July 2, 2007. See-sawing indexes around recent highs have not given any clear sign the uptrend is quite over yet. Our Core Indexes are still holding up, but the Nasdaq Core (shown here recently) continues right on the edge of showing end-of-trend. Meanwhile, all those indications of vulnerability also continue. The Managed Futures hedge funds continue highly exposed in equity; OEX Median index continues notably weaker than its conventional means-based cousin; our cross-sectional Tails analysis continues showing extremely small downside tails of returns distributions; our Prime Timer funds are all at below-median exposures.

One new development this week is the downside crossover of our junk bond moving alpha. This moving alpha has been notably weak for many weeks, and crossing negative has statistically been not good for the class. In recent years, even the "not good" periods have ended up working out OK; periods of negative alpha have generated +0.4% annual rate of gain. (That's a forward annual rate...not including the period that generated the negative alpha.) But compare this +0.4% with the +14.3% annual rate ensuing in periods with positive alpha, and it's clear the negative alpha implies a strong tide running against the class. The outstanding (and useful) thing about junk bonds is that they are trendy; fluctuation is extremely limited, and once in motion they tend to continue. I've attached a graphic showing the past five years of moving alpha and junk index.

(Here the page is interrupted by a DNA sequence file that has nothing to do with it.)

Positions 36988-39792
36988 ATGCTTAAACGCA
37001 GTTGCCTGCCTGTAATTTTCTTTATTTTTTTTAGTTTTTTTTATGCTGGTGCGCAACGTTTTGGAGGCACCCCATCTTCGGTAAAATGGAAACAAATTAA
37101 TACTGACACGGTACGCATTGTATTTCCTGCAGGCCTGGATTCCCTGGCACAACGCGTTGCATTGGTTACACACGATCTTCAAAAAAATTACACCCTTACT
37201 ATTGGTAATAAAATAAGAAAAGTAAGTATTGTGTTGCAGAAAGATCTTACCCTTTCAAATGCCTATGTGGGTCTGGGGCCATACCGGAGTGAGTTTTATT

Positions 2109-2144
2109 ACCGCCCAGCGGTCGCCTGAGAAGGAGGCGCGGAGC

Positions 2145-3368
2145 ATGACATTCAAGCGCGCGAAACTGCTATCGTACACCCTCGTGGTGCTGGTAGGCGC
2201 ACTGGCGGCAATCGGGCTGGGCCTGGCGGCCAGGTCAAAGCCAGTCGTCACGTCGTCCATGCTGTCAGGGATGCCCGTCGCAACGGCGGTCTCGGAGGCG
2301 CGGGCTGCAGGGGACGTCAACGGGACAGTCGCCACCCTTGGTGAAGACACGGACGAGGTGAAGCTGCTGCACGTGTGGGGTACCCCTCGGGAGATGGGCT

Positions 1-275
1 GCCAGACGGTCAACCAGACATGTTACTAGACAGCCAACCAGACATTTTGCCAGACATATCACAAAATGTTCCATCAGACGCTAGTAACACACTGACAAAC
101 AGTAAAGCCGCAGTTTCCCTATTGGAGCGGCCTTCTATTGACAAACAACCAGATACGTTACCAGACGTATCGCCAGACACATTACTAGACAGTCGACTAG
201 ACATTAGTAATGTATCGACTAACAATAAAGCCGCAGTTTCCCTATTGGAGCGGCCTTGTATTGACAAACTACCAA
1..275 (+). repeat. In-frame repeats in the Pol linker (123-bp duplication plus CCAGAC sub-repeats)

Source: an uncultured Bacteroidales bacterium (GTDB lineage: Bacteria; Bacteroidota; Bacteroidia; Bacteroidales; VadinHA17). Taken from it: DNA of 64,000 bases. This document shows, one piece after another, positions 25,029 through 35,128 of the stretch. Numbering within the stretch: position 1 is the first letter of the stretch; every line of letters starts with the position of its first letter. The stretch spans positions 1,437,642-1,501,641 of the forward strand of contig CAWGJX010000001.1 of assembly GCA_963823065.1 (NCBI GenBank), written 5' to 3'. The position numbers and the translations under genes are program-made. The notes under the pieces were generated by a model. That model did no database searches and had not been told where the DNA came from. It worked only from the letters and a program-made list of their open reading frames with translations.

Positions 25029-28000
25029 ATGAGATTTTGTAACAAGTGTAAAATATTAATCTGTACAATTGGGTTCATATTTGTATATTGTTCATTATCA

RLC
Hanover NH

June 25, 2007. Uptrend has NOT yet shown itself finished. That Nasdaq Core Index trend that we highlighted last week is still intact, and our cross-sectional analyses continue to show generally positive skew. The downside Tails series, both NYSE and Nasdaq, are not yet showing any sign of anxious selling.

I've attached a picture of Friday's cross-sectional returns distribution of the S&P 100 (OEX components). Almost every major index was down a percent or more on Friday (including the OEX), yet the skew of the distribution is most assuredly positive!  Because of action like that (on Friday and other days) the Cumulative Skew index (not shown) is posting new highs. Now, Cumulative Skew is not generally a "leading" indicator of market trend; like the Core Indexes, it's useful just in that it tends to "keep going" once it gets going, until a new trend is emplaced. So new highs in the CSQ does not mean the market isn't topping. It simply means market psychology has not been damped by the recent choppiness. Trend and expectation have not yet shifted.